Microsoft next in line to file EU complaint against Motorola Mobility

Microsoft has launched a formal complaint against Motorola Mobility due to Standard Essential Patent 'abuse'.
Written by Charlie Osborne, Contributing Writer

This morning, Microsoft filed formal competition law charges with the European Commission against Motorola Mobility in relation to its 'abuse' of Standard Essential Patents, on the heels of Apple's EU Antitrust complaint against the company.

The Standard Essential Patents issue has been discussed in great detail in light of the announcements by the U.S. Justice Department and European Commission regarding the Google/Motorola Mobility transaction, and now that two industry leaders have lodged complaints, the matter is unlikely to be taken lightly.

It is reasonable to assume that a formal investigation into the issue is looking more certain.

Microsoft has taken this step as 'Motorola is attempting to block sales of Windows PCs, the Xbox game console and other products' -- the offence in itself being that these products allow users to view videos on the Internet and connect wirelessly through industry standards.

As much as technology users may take this common access for granted, it was made possible due to industry leaders collating to define common technical standards that every firm can implement and develop within their individual product lines for both video and WiFi connectivity.

However, patent issues were likely to lurk on the horizon due to this agreement. Therefore, according to Dave Heiner, Vice President & Deputy General Counsel, Corporate Standards & Antitrust Group, Microsoft:

"Motorola and all the other firms that contributed to these standards also made a promise to one another: that if they had any patents essential to the standards, they would make their patents available on fair and reasonable terms, and would not use them to block competitors from shipping their products.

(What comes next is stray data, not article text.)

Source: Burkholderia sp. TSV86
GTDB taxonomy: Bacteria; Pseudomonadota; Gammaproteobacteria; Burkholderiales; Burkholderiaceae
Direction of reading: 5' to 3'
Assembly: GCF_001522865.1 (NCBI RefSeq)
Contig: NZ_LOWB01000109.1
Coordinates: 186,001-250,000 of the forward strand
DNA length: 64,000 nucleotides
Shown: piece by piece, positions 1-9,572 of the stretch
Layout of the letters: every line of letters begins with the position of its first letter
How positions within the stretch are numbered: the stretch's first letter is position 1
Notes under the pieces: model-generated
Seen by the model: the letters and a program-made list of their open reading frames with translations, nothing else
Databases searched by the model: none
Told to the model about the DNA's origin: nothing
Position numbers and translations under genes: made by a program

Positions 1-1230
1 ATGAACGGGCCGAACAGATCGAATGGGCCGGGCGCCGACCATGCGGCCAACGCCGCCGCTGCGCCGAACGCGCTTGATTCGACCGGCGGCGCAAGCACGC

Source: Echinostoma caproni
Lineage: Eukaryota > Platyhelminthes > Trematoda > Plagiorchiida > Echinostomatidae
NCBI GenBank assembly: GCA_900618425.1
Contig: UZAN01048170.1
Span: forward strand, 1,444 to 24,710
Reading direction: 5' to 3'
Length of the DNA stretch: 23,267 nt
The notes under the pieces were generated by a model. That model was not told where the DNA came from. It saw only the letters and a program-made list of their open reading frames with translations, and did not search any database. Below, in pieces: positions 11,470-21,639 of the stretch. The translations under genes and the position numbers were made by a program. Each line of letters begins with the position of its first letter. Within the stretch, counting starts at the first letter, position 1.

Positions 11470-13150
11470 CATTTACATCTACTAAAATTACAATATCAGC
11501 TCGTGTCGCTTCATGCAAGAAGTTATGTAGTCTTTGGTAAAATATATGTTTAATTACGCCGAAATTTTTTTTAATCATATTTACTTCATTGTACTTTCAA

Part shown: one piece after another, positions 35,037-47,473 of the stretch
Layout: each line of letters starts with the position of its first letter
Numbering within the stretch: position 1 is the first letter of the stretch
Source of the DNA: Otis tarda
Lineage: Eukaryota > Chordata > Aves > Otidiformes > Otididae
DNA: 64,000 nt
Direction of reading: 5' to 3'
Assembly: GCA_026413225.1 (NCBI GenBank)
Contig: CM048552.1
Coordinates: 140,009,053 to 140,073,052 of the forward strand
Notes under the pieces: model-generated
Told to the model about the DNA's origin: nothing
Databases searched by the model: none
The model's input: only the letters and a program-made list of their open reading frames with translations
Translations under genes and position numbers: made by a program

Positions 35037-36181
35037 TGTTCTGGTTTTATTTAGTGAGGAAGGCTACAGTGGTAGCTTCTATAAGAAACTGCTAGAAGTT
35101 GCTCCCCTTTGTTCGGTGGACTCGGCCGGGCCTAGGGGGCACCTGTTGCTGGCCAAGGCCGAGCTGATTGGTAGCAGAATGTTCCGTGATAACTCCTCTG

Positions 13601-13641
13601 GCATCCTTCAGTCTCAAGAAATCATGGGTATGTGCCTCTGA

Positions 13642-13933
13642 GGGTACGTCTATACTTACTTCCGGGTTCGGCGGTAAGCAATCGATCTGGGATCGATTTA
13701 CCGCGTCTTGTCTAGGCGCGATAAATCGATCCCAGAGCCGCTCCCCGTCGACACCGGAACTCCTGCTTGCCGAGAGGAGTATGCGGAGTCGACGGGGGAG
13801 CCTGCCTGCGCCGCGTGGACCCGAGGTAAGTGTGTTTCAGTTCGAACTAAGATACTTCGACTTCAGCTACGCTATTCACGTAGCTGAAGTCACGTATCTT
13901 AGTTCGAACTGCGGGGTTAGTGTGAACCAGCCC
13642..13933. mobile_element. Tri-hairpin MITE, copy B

Motorola has broken its promise. Motorola is on a path to use standard essential patents to kill video on the Web, and Google as its new owner doesn’t seem to be willing to change course."

If every industry leader took the same line, it can be assumed that industry standards and the wireless technology we have come to expect within our devices could become a thing of the past -- expensive or restricted patents rendering intellectual property operable by a limited amount of companies.

Motorola is currently demanding that Microsoft takes its products off the market; citing that the 'standards-based ability' to play video and connect wirelessly belongs to it through its patented technology.

The European Commission and the U.S. Department of Justice are now involved. Apple's complaint has begun the process, Microsoft's has the potential to compel the authorities to launch a formal inquiry.

Whereas Microsoft, Apple and Cisco have stated that they will not seek injunctions against other firms on the basis of standard-essential products, Google has not done so.

According to Foss Patents, Joaquin Almunia, the European Union’s Competition Commissioner, said:

"I can assure you that the Commission will take further action if warranted to ensure that the use of standard essential patents by all players in the sector is fully compliant with EU competition law and with the FRAND commitments given to standard setting organisations."

If FRAND terms are rejected, and corporations including Google chose not to enter the discussion concerning such patent worries, the 'everywhere, anytime' connectivity we have become used to may be in jeopardy.


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